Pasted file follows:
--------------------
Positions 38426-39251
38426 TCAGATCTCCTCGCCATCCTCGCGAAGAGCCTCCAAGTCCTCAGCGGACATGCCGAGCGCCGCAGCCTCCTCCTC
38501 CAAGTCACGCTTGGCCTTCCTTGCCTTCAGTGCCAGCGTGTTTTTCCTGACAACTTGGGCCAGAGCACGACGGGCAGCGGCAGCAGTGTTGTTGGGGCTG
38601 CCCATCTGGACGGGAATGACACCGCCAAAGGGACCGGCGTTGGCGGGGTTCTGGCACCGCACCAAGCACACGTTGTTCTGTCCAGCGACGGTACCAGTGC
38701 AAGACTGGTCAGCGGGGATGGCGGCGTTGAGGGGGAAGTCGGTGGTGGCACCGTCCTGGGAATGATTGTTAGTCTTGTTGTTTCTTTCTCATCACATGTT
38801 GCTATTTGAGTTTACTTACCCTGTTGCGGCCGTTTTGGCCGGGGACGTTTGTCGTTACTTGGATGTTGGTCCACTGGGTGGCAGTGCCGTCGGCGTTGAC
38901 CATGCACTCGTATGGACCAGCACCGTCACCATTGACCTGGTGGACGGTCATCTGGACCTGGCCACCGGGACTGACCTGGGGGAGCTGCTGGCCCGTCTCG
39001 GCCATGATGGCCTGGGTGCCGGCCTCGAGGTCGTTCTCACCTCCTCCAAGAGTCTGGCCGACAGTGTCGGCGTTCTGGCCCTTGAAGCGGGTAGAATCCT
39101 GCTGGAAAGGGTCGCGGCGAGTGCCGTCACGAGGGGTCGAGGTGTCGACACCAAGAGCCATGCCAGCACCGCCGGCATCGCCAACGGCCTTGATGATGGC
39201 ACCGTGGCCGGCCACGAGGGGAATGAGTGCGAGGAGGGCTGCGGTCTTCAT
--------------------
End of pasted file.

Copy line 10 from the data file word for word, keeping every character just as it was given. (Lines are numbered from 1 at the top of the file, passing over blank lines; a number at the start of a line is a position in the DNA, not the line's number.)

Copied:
39201 ACCGTGGCCGGCCACGAGGGGAATGAGTGCGAGGAGGGCTGCGGTCTTCAT